Steinhoff continues to believe that the Steinhoff global settlement proposal, including the materially increased offer described below, represents a significantly better outcome for litigants and creditors relative to the outcomes in the event of no settlement. The settlement will resolve both legacy claims and, in SIHPL’s case, the recent dispute regarding the SIHPL contingent payment undertaking.
Both the SoP process (for SIHNV) and the section 155 process (for SIHPL) will provide claimants and/or their representatives with an opportunity to vote on the proposals. Steinhoff urges stakeholders to avoid further delay and to support progress of the proposals for approval by claimants and the courts.
2) A material increase in the settlement offer
There has been a material improvement in the underlying financial and operational performance of the Steinhoff Group since the announcement of the settlement proposal in July 2020, when both Covid-19 and adverse currency movements had negatively impacted the financial resources available to fund a global settlement. The Steinhoff global settlement proposal was constructed to present claimants with a better outcome than the likely alternative. In line with that approach, as the current value of the Steinhoff Group’s investments has improved, Steinhoff is increasing the amount offered in settlement.
The total amount of the offer for Market Purchase Claimants (SIHNV and SIHPL) and SIHNV Contractual Claimants will increase from EUR 370m to EUR 613m, an increase of EUR 243m (66 per cent). As a result, the total amount on offer to the SIHNV and SIHPL Market Purchase Claimants is now estimated to be approximately EUR 442m. A breakdown is provided in the table below.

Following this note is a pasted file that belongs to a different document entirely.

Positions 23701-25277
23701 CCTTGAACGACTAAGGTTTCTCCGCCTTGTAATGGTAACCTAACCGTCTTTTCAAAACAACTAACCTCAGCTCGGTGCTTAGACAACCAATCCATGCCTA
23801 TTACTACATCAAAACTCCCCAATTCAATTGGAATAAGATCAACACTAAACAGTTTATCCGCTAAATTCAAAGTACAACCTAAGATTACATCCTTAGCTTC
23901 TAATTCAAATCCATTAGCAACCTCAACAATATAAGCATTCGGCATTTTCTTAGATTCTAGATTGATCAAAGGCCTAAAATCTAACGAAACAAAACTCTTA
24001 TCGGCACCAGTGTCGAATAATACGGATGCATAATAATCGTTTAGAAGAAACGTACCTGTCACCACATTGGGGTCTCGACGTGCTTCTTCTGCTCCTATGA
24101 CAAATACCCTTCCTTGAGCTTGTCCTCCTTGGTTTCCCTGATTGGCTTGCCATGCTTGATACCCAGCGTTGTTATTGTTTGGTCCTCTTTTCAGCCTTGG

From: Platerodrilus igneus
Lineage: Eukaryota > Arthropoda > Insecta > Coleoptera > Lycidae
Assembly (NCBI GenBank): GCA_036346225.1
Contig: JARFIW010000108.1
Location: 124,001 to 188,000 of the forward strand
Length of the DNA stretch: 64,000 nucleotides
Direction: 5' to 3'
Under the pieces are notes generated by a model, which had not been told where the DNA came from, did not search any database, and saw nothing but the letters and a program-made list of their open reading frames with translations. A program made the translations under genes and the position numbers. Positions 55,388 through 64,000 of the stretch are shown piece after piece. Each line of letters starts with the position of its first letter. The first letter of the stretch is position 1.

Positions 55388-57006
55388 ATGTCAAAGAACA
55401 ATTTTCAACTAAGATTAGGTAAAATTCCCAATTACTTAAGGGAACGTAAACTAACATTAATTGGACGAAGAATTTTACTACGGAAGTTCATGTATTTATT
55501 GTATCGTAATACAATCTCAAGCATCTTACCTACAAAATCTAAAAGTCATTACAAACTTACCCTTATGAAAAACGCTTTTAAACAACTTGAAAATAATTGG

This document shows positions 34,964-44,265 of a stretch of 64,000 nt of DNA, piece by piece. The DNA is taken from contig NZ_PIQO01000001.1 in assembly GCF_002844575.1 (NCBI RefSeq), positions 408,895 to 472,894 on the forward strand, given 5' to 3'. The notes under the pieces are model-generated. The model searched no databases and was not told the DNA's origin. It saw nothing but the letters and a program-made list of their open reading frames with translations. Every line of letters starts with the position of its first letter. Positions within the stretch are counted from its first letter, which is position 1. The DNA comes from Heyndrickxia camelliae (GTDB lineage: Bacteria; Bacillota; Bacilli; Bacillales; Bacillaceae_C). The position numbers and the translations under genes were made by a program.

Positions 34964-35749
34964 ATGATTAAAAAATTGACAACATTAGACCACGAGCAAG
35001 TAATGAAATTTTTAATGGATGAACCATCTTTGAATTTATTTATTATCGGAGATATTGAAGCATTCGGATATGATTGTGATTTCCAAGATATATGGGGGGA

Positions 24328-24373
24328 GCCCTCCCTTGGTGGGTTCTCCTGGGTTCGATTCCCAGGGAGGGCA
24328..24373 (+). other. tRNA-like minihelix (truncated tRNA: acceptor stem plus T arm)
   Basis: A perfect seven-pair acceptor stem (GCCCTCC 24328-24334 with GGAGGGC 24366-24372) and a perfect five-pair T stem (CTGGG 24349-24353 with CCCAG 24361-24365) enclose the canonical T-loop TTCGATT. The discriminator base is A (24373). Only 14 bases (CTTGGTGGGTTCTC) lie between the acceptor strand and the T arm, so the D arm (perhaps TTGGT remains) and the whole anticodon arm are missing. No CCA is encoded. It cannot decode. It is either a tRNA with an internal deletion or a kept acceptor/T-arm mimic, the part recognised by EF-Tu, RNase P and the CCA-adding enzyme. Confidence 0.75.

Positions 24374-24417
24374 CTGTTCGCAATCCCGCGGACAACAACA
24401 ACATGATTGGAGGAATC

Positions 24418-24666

Other than by way of pro-rata payment under the SIHNV Hemisphere CPU, no amounts under the increased offer will be paid to financial creditors or to SIHPL Contractual Claimants. In the case of SIHPL Market Purchase Claimants, the increase will directly reduce the value that would previously have been available to SIHPL’s financial creditors under the settlement proposal.
Details in relation to both updates are set out below. As previously, this offer does not constitute an admission of liability by any member of the Steinhoff Group, or its directors, officers or employees in respect of any legal claims or litigation proceedings.
Louis du Preez, Chief Executive Officer and Management Board member, said: “The resilience of the Group’s performance since our settlement proposal was first announced in July 2020 allows us to materially increase the total available pot for settlement to EUR 1.2bn. The total amount of the offer for Market Purchase Claimants (SIHNV and SIHPL) and SIHNV Contractual Claimants will increase by 66 per cent. The revised proposal offers claimants a fair outcome, and the best opportunity to recover amounts in respect of any claims in the near term and with certainty. We urge all claimants to support the revised settlement proposal and work with us to conclude the approval process as soon as possible.”
Update on Settlement Implementation Progress
SIHNV – Update on Dutch “Suspension of Payments” Process (“SoP”)
As previously announced, SIHNV applied for SoP proceedings on 15 February 2021 following which the District Court of Amsterdam (the “Amsterdam Court”) appointed Mr. F. Verhoeven and Mr. C.R. Zijderveld as administrators (“Administrators”).
Since their appointment, the Administrators have engaged with SIHNV’s stakeholders and the SIHNV management team. The Amsterdam Court requested that the documents supporting creditors’ claims be submitted by 15 June 2021. The SIHNV claims administrator (Computershare) and the Administrators are now reviewing the claim documents received.
On 28 May 2021 the Amsterdam Court confirmed the appointment of a committee of representation (“SoP Committee”). The SoP Committee has commenced its work and all legal challenges to the SoP Committee’s appointment have been overcome or withdrawn.